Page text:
In 1874, there were rumors floating around about a key precious metal being found in the Daokta Territory. The same mineral that led to California statehood 25 years earlier, was rumored to be found among the Black Hills in the territory. At first, it was just rumor or very small discoveries, but rumors grew like a conflagration and within weeks thousands of people from the East raveled to the Black Hills area to try to find their future. There were some finds in the area, but two men paired up and found a motherlode along a river, and that vein of gold produced for more than a century.

However, the Black Hills were much like the Yellowstone area of Montana – it is considered sacred and vitally important land for the Sioux and Cheyenne Indian peoples. The settlers and prospsectors who came to the rea were not as aware of the “boundaries” of Indian lands nor of the Treaty of Fort Laramie, so they poured into the area. That further angered the Indians, and by 1875 some settlements were being attacked due to their “invasion” of the land.

Enough is Enough

At the start of the rush, a military detachment was sent to the Dakota Territory to assess the gold mining opportunities and the yield of gold. Upon this work, the government gave the local tribes a deadline of January 31, 1876, to move into reservation land in the Dakota Territory or the government would force them. The government began forcible movement of the Indians off their ancestral lands to make room for the gold-rush settlers, but by the fall of 1876, the Indians were not going to go quietly – having already been “invaded” by the Northern Pacific Railroad earlier in the decade – and an 18-month campaign called the Great Sioux War went on, involving at least 10 major battles between military and Indian forces. And yes, Custer’s Last Stand at the Little Big Horn River effectively ended the conflict.

Who Was Ranald S. Mackenzie And What Was His Part in The Great Sioux War?

Colonel Ranald S. Mackenzie, sometimes known as Bad Hand or No-Finger Chief depending on which one of the elders you asked, would survive the Civil War as part of the Union Army and go on to serve during the Great Sioux War, where his career flourished. Although his command during these wars was noteworthy for a number of reasons, he temporarily held control over the 41st, a regiment of African-American soldiers. Many officers during this time veered away from such assignments, but Mackenzie seemed to work well with the men.

On November 25, 1876, soon after the U.S. victory against a couple hundred Sioux, Cheyenne, Minneconjou, and Brules (mostly women and children) at the Battle of Slim Buttes, Colonel Mackenzie and the fourth cavalry under his command were able to annihilate another village in the Dull Knife Fight. While the Battle of Slim Buttes was the beginning of the end of the war, the Dull Knife Fight crushed the Northern Cheyenne tribe’s battle capability in the future.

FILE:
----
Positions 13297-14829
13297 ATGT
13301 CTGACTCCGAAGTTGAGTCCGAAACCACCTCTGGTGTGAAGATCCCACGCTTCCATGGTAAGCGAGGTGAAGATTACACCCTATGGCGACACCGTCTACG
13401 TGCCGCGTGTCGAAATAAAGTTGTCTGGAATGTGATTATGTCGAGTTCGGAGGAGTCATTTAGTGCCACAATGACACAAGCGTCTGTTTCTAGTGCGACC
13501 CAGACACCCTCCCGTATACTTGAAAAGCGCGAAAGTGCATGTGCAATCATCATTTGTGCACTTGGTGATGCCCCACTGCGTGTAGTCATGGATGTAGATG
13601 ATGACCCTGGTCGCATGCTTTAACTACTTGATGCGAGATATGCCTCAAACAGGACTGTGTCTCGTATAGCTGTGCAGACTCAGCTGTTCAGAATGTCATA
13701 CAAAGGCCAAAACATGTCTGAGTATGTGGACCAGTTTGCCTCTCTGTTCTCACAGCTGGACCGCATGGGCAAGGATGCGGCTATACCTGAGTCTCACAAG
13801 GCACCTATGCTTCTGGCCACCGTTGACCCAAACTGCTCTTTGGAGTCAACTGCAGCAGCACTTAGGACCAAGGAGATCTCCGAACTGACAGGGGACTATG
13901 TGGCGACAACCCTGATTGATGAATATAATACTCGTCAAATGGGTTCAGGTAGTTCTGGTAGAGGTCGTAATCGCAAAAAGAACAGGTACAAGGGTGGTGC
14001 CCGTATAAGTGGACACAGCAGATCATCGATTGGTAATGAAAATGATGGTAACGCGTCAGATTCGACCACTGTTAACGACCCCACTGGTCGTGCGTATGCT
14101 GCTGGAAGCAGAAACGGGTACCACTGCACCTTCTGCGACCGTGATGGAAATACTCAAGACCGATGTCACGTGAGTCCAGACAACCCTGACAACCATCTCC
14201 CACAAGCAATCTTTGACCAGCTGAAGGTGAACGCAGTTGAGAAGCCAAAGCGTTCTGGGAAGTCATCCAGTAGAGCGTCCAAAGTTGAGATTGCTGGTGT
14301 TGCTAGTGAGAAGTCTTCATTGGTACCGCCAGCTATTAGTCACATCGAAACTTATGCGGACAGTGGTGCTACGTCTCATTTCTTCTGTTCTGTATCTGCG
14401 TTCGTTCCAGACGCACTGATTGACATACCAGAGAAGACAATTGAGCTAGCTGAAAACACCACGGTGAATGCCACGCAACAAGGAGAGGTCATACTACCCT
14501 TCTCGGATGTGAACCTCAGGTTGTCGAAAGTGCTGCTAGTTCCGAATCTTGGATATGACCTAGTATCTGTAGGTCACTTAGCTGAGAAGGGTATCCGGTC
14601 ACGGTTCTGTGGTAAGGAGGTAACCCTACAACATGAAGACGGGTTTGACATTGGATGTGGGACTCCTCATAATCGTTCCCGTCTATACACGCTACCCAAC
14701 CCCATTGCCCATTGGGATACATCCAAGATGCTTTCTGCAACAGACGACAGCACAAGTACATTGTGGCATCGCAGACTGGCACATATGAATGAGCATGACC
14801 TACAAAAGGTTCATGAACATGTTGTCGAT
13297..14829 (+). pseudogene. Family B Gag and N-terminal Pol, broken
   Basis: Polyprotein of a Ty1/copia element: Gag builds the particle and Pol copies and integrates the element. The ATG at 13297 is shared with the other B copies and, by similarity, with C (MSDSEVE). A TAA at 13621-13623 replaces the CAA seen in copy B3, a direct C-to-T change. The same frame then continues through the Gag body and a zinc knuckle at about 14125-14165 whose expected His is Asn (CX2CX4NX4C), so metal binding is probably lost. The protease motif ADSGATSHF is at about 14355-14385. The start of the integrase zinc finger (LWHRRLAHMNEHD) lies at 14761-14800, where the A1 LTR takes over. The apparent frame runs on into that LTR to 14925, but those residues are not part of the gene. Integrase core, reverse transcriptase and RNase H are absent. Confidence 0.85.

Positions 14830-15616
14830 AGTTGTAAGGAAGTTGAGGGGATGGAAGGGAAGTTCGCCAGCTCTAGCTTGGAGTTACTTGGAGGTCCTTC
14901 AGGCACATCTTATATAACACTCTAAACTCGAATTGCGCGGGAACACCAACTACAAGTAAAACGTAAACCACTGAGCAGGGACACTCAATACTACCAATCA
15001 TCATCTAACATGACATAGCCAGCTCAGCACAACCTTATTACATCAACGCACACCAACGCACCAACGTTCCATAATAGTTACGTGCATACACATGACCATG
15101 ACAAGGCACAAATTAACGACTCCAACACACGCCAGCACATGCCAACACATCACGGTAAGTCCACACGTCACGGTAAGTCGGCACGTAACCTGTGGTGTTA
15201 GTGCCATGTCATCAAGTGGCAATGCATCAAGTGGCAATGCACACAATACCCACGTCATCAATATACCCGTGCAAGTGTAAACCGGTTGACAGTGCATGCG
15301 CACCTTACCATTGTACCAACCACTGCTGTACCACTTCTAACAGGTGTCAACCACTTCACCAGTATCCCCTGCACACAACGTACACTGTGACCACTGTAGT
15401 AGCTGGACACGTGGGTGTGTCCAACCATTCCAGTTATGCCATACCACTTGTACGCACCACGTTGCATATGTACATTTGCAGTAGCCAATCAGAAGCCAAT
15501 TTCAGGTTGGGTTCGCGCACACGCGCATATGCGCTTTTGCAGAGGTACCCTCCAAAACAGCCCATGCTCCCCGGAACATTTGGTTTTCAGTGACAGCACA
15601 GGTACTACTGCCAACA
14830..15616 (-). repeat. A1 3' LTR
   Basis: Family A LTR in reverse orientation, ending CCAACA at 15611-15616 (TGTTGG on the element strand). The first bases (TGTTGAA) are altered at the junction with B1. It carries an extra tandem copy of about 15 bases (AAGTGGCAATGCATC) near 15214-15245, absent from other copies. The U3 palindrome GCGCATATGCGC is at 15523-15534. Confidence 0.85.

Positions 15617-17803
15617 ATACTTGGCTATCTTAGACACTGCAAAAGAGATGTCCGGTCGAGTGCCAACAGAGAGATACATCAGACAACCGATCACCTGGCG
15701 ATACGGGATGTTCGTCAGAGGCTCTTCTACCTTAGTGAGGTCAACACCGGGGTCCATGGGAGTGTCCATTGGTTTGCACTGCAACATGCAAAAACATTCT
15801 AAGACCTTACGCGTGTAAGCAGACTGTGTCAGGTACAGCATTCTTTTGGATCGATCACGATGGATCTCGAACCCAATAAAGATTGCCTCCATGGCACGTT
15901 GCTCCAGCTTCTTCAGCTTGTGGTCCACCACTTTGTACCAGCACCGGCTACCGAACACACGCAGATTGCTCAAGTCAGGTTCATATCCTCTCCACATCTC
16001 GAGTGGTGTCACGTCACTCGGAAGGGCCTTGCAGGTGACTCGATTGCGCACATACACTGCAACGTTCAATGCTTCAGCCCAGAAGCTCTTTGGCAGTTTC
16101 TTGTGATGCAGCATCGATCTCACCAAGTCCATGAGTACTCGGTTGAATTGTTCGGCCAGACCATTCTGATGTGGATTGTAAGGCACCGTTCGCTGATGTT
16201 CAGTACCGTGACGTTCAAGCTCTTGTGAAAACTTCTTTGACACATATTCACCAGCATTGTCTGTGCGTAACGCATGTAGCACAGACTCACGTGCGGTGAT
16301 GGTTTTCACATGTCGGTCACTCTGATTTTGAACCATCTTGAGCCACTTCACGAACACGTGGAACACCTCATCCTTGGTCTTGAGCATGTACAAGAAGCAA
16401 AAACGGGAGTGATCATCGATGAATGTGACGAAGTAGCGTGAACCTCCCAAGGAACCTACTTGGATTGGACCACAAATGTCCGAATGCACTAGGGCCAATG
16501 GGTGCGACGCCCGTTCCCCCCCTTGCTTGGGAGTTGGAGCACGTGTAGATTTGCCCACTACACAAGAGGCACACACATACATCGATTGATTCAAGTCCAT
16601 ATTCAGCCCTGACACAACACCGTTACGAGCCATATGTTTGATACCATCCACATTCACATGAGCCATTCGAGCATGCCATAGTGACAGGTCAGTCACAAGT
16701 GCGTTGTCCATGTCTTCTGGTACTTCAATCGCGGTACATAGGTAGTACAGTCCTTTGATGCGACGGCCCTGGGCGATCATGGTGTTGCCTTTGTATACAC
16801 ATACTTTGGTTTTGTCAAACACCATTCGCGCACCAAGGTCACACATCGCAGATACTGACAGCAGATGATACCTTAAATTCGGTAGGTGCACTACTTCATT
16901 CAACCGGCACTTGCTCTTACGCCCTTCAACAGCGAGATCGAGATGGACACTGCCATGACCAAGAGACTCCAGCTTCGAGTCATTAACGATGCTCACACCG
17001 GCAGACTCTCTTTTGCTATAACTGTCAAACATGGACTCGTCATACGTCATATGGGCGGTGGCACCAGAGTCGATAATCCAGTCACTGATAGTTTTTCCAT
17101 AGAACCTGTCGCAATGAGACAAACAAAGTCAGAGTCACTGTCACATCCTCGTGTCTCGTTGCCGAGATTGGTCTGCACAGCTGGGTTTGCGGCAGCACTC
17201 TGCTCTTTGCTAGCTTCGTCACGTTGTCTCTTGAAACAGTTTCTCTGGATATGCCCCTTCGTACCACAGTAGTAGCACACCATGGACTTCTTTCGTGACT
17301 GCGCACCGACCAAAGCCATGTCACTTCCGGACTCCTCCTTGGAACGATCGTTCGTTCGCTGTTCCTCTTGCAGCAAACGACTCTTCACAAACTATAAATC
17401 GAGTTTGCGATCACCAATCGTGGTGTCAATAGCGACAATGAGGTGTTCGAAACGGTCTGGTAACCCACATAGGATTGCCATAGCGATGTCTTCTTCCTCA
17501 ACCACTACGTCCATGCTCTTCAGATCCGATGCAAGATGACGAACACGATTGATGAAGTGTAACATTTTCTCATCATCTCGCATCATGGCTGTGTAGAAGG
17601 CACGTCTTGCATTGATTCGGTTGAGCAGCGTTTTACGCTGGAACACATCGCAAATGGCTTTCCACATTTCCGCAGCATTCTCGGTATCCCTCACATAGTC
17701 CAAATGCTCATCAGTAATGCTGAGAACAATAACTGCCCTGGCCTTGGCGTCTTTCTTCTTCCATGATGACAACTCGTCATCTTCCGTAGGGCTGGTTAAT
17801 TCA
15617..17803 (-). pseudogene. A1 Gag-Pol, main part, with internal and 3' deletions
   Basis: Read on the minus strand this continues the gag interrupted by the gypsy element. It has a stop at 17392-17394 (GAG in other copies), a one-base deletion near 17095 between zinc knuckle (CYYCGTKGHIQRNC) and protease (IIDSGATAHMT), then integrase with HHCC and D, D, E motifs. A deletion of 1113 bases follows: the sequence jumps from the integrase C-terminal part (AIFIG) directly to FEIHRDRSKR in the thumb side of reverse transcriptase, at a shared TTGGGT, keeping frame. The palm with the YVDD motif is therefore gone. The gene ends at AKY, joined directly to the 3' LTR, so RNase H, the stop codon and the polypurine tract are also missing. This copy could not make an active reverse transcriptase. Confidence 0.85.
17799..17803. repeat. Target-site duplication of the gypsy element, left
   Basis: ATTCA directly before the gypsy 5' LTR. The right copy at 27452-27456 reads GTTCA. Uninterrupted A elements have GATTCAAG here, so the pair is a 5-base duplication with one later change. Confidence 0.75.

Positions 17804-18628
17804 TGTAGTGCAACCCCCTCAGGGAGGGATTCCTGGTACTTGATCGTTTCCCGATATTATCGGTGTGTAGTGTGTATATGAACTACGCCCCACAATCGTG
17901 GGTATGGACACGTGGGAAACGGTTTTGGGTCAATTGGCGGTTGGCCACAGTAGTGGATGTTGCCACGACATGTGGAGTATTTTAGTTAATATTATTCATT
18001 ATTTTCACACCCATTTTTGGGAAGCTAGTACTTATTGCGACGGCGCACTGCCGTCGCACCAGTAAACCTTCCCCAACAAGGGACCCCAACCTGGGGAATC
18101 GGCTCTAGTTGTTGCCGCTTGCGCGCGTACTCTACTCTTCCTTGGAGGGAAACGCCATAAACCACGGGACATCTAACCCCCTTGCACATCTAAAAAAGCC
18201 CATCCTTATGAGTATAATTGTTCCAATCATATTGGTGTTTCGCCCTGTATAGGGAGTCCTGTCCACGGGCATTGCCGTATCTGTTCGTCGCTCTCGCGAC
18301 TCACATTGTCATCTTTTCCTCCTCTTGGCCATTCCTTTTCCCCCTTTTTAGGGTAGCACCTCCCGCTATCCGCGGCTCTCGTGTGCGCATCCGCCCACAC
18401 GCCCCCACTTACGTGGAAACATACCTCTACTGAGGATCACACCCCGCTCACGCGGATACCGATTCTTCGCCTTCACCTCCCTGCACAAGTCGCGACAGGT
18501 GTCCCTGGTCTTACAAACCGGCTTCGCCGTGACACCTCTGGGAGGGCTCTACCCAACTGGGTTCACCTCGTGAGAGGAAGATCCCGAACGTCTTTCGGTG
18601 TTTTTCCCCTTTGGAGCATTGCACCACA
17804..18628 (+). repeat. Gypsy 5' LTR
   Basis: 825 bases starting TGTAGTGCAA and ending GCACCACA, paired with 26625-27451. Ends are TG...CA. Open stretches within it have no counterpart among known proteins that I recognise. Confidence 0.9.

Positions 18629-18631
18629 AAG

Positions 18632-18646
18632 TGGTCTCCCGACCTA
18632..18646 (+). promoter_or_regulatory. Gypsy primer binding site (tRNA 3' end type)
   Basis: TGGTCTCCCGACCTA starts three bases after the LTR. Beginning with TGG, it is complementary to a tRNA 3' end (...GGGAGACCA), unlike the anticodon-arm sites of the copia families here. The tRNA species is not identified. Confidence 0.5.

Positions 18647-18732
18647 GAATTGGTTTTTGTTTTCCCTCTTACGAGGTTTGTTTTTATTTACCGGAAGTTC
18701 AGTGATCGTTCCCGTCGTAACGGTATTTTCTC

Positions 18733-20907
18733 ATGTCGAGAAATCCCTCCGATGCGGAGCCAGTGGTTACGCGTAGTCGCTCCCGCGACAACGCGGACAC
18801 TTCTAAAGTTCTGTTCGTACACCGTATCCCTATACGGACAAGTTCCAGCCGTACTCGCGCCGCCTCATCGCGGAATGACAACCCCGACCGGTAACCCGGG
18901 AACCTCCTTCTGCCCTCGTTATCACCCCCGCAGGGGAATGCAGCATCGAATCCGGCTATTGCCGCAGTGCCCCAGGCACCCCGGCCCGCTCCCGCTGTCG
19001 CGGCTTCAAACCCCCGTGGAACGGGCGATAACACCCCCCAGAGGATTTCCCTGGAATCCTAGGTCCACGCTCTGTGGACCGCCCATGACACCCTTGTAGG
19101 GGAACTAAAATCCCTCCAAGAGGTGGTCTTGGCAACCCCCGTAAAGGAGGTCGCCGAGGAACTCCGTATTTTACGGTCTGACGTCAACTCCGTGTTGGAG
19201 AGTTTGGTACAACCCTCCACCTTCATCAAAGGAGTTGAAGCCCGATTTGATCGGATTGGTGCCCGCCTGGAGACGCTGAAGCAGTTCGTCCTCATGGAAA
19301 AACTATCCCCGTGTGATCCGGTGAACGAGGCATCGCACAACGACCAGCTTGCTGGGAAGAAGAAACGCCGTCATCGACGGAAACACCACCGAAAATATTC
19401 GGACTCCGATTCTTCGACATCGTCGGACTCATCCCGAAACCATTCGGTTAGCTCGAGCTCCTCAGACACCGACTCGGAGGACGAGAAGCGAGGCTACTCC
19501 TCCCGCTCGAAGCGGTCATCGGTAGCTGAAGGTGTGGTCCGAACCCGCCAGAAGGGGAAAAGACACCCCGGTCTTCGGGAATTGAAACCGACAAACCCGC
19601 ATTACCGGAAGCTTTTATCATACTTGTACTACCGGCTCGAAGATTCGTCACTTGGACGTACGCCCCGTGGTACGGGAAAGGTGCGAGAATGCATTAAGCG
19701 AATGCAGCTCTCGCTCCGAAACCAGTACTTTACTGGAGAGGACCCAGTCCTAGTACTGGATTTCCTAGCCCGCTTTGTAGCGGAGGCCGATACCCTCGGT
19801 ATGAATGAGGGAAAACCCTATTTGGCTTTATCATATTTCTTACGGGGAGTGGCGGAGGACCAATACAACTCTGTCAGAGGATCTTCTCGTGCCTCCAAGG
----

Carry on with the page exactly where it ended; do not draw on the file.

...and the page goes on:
The Dull Knife Fight ended the war in the Black Hills, and quashed U.S. fear that had arisen from the catastrophe at the Battle of Little Bighorn.

Before his success during the Great Sioux War, he served in a number of notable Civil War conflicts: Antietam, Second Bull Run, Gettysburg, Petersburg, Fort Stevens, Cedar Creek, Five Forks, and Appomattox Courthouse among them. During these campaigns he was injured at least six times in the line of duty, but survived to see the end of the war and the northern victory.

This service granted him the praise of Ulysses S. Grant, who wrote that Mackenzie was “the most promising young officer in the army.” This praise was not shared by the men he led into battle, who knew him as the “Perpetual Punisher.” They thought him cold and callous, but he was still successful leading them. He was well-known for his obvious ability to lead in combat.

From the period that began with the end of the Civil War until he left military service altogether, he mostly participated in the Indian Wars, of which the Great Sioux War was a part, and was injured at least once more in service.

Because of his victory at the Dull Knife Fight, he was granted a series of promotions that led to a general sense of good fortune in life. He first became commander of District of New Mexico, then brigadier general at the Department of Texas. It was there he bought a ranch and married. Unfortunately, the good luck ended in an unfortunate accident that was eventually blamed for Mackenzie’s sudden mental instability that led to an early and forced retirement from the U.S. army.

He died only five years later, the event going somewhat unnoticed at the time. It wasn’t until years and decades later that his name resurfaced and his long service in the military was acknowledged and studied at length by Ernest Wallace, a Texas historian, in 1964.